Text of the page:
Konnor Kivimagi helps Buck tell about Was'aka's strong talons.
Konnor Kivimagi helps Buck tell about Was'aka's strong talons.
The hard truth: Bald bird eats cute little bunnies.

"What makes him an eagle?" asked Buck, a National Eagle Center handler, as he held bald eagle Was'aka - whose name means "strength" in Dakota. He and the bird stood at the front of the Chatfield Public Library's basement meeting room, overlooking nearly 80 children who wanted to learn about Was'aka. The special eagle program was part of the library's children's summer reading program.

The children named characteristics such as the eagle's strong talons and "white head," which, according to the handler, takes five or six years to develop.

"When people first came to the New World, eagles were very abundant, and the settlers called them 'bald-headed eagles'," Buck told the children.

What Was'aka and his fellow eagles eat became a topic of fascination, as one small audience member asked, "When they eat, do they eat the bones, or do they throw them up?"

Buck replied, "They digest the bones, teeth, skulls, just about anything, because they have a very powerful digestive system. Their vomit is called a 'casting,' which is a pellet, so if they eat a rabbit, they digest the bones and all, but they might throw up a pellet of other things."

That's when the "cute" caught the children's objection and Buck countered, "What? So if you're some ugly animal, are you less or more important than a cute little rabbit? Does it matter to an eagle whether its lunch is cute or not?"

He continued by explaining that eagles like to eat rabbits, but they like to live around water, too. They prefer fish, but they're also opportunistic predators. "They will eat dead deer, things along the road."

Playing to the kids' humor, Buck shared this little joke. "Two turkey vultures board a plane carrying bags, and the flight attendant asks them, 'Would you like to check those bags?' and the vultures answer, 'NO, this is CARRION!'"

So Buck added, eagles will eat road kill, or carrion. Eagles in the wild are not picky, but if they've been living with humans, they can be picky eaters.

Buck pointed out that they're also "picky poopers" - a fact that fascinated the youngsters completely. "Have you ever seen an eagle's nest? A word to describe its size is 'BIG'," Buck said. "One nest was nine feet wide and 20 feet deep - you could hide a SMART car in there. Eagles have a six-foot wingspan, and they like to keep a clean nest, nice neat areas, so they can shoot their poop up to six feet. That's right, they can projectile poop!"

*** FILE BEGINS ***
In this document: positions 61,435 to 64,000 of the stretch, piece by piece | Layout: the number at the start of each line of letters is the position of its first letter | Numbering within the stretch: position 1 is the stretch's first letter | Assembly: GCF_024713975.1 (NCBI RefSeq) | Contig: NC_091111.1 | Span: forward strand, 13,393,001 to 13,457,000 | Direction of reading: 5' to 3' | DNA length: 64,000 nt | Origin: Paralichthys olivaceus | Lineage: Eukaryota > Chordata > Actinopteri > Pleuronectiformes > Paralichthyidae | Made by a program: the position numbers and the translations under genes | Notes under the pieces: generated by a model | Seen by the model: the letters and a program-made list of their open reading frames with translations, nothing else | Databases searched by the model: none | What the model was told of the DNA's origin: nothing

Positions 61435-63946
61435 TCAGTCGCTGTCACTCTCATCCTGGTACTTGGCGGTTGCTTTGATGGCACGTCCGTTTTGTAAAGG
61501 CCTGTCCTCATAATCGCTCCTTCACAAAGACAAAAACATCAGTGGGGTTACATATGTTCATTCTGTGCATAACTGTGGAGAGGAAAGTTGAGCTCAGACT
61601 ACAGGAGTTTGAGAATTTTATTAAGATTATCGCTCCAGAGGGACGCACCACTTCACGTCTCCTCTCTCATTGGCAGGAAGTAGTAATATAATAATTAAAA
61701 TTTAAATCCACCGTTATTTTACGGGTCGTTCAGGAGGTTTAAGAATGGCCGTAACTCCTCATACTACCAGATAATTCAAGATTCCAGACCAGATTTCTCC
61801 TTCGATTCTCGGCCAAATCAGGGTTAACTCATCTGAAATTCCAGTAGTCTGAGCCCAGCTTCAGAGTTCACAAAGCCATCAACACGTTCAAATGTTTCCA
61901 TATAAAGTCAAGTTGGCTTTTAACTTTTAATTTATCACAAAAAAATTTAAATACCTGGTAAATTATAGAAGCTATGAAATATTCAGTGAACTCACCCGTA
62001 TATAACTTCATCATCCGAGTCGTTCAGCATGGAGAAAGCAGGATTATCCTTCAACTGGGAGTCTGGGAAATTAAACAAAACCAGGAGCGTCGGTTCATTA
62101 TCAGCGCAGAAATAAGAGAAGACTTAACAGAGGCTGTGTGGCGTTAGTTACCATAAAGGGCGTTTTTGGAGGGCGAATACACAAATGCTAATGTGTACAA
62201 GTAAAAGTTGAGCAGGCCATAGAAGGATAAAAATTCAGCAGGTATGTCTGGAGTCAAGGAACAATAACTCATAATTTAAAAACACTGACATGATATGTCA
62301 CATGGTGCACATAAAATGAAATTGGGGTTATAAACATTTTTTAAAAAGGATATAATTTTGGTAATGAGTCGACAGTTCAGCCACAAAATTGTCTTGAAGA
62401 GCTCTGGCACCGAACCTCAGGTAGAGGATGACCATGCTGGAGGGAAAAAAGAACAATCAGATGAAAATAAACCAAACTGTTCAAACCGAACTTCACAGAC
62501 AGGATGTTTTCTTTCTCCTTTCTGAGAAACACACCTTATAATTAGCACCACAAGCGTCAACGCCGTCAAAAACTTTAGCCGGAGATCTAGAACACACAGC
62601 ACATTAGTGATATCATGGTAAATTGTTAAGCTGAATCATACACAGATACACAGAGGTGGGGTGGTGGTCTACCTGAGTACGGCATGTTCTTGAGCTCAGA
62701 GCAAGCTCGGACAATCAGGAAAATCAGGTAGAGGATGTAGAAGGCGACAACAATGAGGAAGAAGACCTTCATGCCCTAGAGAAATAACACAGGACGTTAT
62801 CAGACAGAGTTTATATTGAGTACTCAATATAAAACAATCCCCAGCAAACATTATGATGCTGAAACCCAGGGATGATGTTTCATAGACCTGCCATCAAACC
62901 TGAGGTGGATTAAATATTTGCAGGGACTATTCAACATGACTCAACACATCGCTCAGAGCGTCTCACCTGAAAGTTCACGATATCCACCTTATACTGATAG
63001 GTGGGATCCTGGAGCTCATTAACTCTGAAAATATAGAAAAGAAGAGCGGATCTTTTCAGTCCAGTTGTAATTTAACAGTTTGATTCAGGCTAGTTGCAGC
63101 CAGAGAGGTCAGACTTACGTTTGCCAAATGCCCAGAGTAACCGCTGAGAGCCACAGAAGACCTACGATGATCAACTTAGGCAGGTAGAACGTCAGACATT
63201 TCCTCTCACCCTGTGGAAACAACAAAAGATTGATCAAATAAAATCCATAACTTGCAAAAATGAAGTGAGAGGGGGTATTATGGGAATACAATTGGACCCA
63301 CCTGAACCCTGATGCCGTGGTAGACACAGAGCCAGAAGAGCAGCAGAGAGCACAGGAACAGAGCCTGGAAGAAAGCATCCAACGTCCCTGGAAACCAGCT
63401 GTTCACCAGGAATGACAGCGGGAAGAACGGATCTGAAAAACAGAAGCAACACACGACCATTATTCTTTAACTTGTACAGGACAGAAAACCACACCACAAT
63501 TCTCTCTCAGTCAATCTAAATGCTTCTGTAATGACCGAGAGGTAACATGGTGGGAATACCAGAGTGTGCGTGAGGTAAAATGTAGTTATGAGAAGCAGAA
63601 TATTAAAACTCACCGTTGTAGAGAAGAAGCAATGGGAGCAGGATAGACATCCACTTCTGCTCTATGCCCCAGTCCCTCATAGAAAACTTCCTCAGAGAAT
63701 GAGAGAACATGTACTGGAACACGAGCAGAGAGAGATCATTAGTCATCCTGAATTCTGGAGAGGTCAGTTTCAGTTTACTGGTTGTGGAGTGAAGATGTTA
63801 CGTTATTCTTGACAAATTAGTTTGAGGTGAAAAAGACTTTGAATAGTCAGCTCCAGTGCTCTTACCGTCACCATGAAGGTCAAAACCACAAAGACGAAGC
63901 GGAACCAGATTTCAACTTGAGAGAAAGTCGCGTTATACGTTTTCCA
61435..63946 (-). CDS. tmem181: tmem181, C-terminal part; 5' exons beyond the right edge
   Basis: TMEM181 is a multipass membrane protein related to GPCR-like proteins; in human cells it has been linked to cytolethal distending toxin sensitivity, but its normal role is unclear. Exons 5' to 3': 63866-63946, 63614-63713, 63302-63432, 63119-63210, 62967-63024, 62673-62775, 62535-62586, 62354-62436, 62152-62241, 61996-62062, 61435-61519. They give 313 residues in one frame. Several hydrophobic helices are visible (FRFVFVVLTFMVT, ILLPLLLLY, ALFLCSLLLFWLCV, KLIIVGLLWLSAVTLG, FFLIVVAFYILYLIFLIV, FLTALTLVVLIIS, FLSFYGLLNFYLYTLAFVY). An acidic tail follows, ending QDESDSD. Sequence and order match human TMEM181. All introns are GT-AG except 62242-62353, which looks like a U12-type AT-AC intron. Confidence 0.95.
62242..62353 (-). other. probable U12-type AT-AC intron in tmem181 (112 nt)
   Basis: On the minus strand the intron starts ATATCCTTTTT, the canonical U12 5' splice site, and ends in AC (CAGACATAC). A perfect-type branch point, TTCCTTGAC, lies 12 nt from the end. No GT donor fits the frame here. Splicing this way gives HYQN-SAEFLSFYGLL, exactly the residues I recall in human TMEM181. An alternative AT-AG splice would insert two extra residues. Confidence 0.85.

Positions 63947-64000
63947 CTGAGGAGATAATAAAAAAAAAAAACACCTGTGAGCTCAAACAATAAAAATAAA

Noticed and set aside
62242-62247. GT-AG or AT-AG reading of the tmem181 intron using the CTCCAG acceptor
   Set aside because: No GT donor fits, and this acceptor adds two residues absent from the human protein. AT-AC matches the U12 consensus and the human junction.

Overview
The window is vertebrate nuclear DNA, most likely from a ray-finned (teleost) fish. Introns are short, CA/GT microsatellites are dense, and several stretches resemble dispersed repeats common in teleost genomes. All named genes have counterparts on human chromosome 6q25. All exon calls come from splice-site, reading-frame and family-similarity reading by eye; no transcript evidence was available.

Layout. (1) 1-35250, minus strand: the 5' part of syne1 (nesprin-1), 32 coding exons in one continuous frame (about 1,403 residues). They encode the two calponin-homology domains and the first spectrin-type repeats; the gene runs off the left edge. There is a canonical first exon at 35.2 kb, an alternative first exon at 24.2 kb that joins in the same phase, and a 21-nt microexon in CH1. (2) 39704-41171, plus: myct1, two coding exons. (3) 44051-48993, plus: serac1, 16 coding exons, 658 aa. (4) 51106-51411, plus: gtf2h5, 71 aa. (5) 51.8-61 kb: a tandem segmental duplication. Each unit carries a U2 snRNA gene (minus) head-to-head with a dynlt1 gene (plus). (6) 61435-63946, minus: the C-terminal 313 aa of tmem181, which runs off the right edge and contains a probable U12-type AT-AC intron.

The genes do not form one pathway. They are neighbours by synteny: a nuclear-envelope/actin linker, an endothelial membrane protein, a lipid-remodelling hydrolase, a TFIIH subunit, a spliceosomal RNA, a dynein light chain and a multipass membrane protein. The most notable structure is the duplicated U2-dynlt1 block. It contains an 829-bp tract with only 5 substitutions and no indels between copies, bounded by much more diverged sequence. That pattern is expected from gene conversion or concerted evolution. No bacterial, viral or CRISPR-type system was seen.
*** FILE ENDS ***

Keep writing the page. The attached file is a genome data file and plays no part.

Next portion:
The awe in the audience was palpable.

Feathers were the next subject of discussion after the poop fascination waned - Buck explained, "It's illegal to have an eagle feather, so I have to count Was'aka's feathers. He has 7,000 feathers, and if he loses one, I have to keep track of it. When he starts molting, that's a lot of counting, but if he loses feathers, they're sent to Denver to an agency that cleans them and clears them for Native Americans to use in their tribal dress."

That said, a question came from the audience regarding how Was'aka became a National Eagle Center eagle since it is unlawful for someone to own a bald eagle.

The handler explained, "His left eye is blind - he was found starving on the ground in Florida, and he was taken to a raptor hospital where they found that he had a tumor on his eye."

The eagle is one of five currently sheltered at the Wabasha eagle education center, where visitors from across the nation come to learn about bald eagles, America's national bird and cute little rabbit-eater.

Buck closed the presentation with an invitation for the children to stand with Was'aka and have their picture taken...but just close enough to avoid his projection system.